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JWJ Cycles started with two brothers, Jack and Warren, sons of a Baptist Preacher,  living in the Texas Bible belt in the 40s. Both were fascinated with airplanes and motorcycles.  The day they first rode the bicycle they built with a lawn mower engine and no throttle control; they were hooked.

During the 1950s, they became more involved with motorcycling, owning minibikes and other riding machines. Because of their strict household and the social dislike toward motorcycles during that era, Jack and Warren had to sneak around with the bikes, hiding them at different places or risk being in trouble. In the early 60s they bought the first Honda in Amarillo Texas which they shared. It was a 305 Superhawk.

Jack and Warren rode thousands of miles two up all over the western US.  Many tales from their adventures were told such as Warren almost dying of hypothermia in Colorado, Jack lighting the bike on fire while fueling and of both of them walking across the Rio Grande river into Mexico to a wedding reception to eat. They talked about being refused service at several restaurants because they were riding motorcycles.   Motorcycles were not welcome in the Bible belt during this period.  Movies with James Dean and titles like “Easy Rider” did not help matters. For months Warren was stopped every time he rode to work in Amarillo by the same officer.

Eventually they came up with enough funds to buy another bike, a Yamaha YDS2. Dad talked about how the two-stroke would take off much faster than the Honda but on long hills and riding into the wind, something there's a lot of in the Texas panhandle, it would fall on its face.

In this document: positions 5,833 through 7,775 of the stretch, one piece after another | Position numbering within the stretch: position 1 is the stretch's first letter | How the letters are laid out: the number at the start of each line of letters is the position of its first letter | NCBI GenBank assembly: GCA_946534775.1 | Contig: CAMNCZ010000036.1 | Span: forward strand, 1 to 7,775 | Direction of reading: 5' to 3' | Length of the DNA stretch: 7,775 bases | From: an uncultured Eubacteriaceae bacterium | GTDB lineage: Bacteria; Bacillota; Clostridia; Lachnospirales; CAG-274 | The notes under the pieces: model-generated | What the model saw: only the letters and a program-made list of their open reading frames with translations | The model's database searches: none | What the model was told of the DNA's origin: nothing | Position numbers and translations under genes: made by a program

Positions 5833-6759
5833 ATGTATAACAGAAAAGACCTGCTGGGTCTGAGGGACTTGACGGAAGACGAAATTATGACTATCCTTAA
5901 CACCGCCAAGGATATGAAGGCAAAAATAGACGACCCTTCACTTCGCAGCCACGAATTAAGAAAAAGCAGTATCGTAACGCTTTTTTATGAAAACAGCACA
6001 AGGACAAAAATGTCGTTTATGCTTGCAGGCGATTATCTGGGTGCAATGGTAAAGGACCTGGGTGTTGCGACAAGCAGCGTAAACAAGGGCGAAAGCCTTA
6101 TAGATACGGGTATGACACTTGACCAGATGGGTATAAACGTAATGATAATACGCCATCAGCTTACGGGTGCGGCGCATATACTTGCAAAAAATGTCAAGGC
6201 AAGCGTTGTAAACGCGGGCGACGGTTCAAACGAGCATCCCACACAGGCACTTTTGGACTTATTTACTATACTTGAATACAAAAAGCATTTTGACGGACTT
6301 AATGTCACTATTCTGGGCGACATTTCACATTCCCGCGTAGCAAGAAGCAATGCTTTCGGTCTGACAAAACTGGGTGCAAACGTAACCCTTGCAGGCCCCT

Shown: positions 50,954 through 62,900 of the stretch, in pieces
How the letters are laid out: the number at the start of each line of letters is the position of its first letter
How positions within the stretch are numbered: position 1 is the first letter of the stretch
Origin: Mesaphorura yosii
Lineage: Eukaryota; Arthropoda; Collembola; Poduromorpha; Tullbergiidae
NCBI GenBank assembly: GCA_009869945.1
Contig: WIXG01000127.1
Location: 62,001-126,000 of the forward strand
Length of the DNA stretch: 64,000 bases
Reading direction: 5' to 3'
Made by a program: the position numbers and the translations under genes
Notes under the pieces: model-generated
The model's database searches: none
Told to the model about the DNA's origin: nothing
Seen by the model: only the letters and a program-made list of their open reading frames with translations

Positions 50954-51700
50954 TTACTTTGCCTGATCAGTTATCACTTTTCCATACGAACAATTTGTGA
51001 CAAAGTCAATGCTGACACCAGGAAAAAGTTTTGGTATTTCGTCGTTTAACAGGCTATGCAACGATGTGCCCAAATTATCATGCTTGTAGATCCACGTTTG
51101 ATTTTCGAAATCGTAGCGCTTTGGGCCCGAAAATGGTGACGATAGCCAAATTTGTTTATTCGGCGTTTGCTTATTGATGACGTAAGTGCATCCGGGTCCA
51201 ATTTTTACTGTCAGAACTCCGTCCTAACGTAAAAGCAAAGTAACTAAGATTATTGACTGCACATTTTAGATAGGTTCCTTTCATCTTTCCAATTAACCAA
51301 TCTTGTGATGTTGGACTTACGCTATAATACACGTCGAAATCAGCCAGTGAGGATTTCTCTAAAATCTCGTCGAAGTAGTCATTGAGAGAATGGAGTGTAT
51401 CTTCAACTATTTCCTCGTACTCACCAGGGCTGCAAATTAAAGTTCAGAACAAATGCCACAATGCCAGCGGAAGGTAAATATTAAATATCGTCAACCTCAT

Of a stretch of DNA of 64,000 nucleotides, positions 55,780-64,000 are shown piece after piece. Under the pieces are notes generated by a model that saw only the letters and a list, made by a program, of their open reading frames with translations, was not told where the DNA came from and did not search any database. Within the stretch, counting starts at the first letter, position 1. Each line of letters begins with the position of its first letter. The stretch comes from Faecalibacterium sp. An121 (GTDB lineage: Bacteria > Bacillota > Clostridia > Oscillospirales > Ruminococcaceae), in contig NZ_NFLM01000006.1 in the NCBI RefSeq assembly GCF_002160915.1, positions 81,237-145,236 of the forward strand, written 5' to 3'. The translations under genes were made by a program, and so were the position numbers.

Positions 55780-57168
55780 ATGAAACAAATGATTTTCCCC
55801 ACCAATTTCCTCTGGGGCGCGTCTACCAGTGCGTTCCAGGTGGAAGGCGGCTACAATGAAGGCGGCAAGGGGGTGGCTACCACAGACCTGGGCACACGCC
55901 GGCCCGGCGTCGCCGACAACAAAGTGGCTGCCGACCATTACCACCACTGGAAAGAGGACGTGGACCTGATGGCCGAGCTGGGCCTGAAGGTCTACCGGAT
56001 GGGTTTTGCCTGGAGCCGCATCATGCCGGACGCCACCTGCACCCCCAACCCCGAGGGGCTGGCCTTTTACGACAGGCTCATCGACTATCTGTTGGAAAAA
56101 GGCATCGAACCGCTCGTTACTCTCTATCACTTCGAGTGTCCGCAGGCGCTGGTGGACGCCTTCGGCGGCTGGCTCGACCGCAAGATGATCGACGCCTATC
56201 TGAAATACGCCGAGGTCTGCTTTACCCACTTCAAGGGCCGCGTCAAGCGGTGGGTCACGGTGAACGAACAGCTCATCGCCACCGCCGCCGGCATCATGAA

In the mid-60s Jack came to Southern Arizona to visit his sister and fell in love with the open lands, good weather, higher paying jobs, and the need for Song leaders in many small Baptist churches. Soon after he moved his family to Tucson.  Warren with his newlywed wife had recently moved to SoCal with plans to enroll in an art school, enjoy surfing and the freer lifestyle.  But he was drafted to serve in Viet Nam and moved his wife to Tucson where she would be closer to Jack and Nanda. Warren was a door gunner on a helicopter in Viet Nam, and was wounded, but recovered and completed his full tour of service before joining his wife in Tucson.

Jack, after getting to Arizona and finding work in the mines, wasted little time getting more motorcycles. His favorite was a Hodaka ACE 90 he bought used from Musselman Honda in 1966. He always talked about how the little Hodaka went 70 mph on the highway going home after the purchase. He also talked about the large $8.00 monthly payment and how he almost had the bike repossessed during the 1968 mine strikes. While in Nam, Warren saved money and bought a new Montesa Scorpion when he got back to Tucson. Jack and Warren rode all over Southern Arizona.

 Jack introduced his three children to riding at early ages. Motorcycles were always part of our lives. We were raised as trail riders and although Jack was a particularly good rider, he was known to say he was a trail rider and not a racer although he was a better rider than most. 

Through the years I started collecting motorcycles.  I have always had a fascination for late 70s and early 80s motocross bikes.  Maico's were at the top of the list. Like most collectors when I first started, I wanted everything perfect and in new condition. After restoring many bikes, I realized that motorcycles tell a story in an unrestored condition. Everybody has an over restored motorcycle, but few keep bikes as they were ridden. That is what JWJ Cycles is about, telling a story.

 In closing, JWJ Cycles, stands for Jack, my dad, Warren, my uncle, and Jill my wife and mother of my children. All three are now on the horizon waiting on us to catch up. I figure Jack and Warren are ringing out Hodaka ACEs while Jill is standing by for support as she had so many times during my racing years.

Parrish Traweek

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